The robust, deep green leaves and delicately drooping pale green flowers of this marsh-dwelling plant do little to suggest its deadly poisonous qualities. Veratrum viride stems, roots and leaves contain over 50 kinds of steroidal alkaloids, compounds which interfere with the sodium-gated channels that generate electrical impulses used to transmit signals to and from the brain and spinal column. Steroidal alkaloids prevent repolarization (a return to “ready status”) in neurons after a signal is transmitted, which results in multiple depolarizations (firings) of a nerve cell in response to a single stimulus. When multiple depolarizations occur in the vagus nerve, which partially regulates the circulatory system, it leads to the Bezold-Jarisch reflex: lower blood pressure, reduced the heart rate, and shortness of breath.
This effect can be deadly in humans and livestock. Historically, human deaths due to V. viride were often caused by poorly standardized doses administered medically to treat hypertension. However, the mid-1900s saw the successful introduction of a class of regulated drugs under the trade names Alkavervir, Veriloid, and Vergitryl to treat high blood pressure.
These toxic compounds likely serve the plant as a deterrent against herbivory by both vertebrates and invertebrates. However, at least one species of sawfly (Rhadinoceraea nodicornis) has been shown to sequester the alkaloids in its body after feeding on the leaves of a closely related plant, providing the sawflies with a potent hand-me-down defense against predators.
V. viride belongs to the family Melanthiaceae, known as the death camas. The genus likely originated in East Asia and radiated across the Northern Hemisphere; this species can be found throughout most of the east coast of the United States into Canada, with a disjunct population occurring on the west coast of the US. The perennials appear in spring in low, wet habitats such as swamps, bogs, stream banks, and moist forests or meadows. Individuals can reach 2 m in height and sport alternate 10-35 cm. leaves which lack stalks, instead clasping directly onto the stem. The prominent parallel ribs on the leaves serve as another distinguishing characteristic. Six-petaled green flowers appear in clusters near the apex of the plant in June and July, and develop into small fruit capsules containing many flat, winged seeds.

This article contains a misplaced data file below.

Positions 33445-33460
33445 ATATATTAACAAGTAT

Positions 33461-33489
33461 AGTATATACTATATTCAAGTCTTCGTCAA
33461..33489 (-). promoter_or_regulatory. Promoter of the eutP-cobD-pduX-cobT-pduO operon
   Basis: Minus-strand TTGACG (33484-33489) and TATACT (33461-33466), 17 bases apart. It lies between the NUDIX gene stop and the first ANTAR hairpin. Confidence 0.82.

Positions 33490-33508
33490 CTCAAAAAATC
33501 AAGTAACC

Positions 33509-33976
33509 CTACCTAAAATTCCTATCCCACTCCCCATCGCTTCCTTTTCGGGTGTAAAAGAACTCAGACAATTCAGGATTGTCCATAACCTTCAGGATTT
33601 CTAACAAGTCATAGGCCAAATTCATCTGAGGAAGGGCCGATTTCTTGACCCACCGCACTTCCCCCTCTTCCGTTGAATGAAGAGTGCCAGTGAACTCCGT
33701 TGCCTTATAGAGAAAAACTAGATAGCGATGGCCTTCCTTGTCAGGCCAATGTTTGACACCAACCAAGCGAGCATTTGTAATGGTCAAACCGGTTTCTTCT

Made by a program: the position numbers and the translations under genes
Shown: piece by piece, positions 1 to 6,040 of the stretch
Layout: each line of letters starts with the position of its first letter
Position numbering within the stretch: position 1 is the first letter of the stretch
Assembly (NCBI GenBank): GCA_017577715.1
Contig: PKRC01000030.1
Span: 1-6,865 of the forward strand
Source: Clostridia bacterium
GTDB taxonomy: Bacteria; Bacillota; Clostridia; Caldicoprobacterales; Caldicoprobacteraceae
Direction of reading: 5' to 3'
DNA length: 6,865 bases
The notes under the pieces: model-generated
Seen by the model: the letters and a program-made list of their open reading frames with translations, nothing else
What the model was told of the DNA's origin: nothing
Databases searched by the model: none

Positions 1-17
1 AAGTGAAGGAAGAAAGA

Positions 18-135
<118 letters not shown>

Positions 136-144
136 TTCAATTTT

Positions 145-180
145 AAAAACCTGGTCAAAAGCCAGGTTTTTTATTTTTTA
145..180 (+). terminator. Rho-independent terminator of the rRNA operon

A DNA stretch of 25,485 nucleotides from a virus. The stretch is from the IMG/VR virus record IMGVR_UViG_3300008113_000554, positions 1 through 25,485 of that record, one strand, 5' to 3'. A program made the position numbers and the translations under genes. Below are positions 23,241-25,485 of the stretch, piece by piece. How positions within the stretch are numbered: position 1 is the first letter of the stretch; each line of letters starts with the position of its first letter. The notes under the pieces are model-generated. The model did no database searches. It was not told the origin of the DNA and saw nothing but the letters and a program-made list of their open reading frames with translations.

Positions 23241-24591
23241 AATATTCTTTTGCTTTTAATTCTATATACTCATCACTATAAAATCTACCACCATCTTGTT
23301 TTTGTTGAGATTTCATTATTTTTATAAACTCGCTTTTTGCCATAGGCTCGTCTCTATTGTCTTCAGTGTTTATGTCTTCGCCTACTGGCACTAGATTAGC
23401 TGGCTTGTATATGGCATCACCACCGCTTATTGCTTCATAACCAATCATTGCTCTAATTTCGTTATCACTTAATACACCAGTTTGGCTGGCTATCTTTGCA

The first recorded use of the Latin “veratrum” appears in a 14th-century manuscript penned in Paris by the monk Bartholomeus Anglicus, reading “þe Romayns clepeþ þis herbe Veratrum, … and þerof is twei manere of kinde, white & blacke.” By the 1600s, the word was used synonymously with “hellebore,” although true hellebores today are found instead in the genus Helleborus.
These plants were collected in a marshy, open area in Pond Drain, near the beginning of White Pine Road. See larger photo.
- Freis, E. D., and J. R. Stanton. "A Clinical Evaluation of Veratrum Viride in the Treatment of Essential Hypertension." American heart journal 36.5 (1948): 723-38.
- Jaffe, A. M., D. Gephardt, and L. Courtemanche. "Poisoning Due to Ingestion of Veratrum Viride (False Hellebore)." The Journal of emergency medicine 8.2 (1990): 161-7.
- Schep, Leo J., David M. Schmierer, and John S. Fountain. "Veratrum Poisoning." Toxicological reviews 25.2 (2006): 73-8.
- Schaffner, Urs and Jean-Luc Boevé. Sequestration of plant alkaloids by the sawfly Rhadinoceraea nodicornis: ecological relevance for different life stages and occurrence among related species. Entomologia Experimentalis et Applicata 80: 283-285, 1996.
- "veratrum, n." OED Online. Oxford University Press, March 2017. Web. 22 March 2017.
- Liao, WJ., Yuan, YM. & Zhang, DY. Plant Syst. Evol. (2007) 267: 177. doi:10.1007/s00606-007-0528-z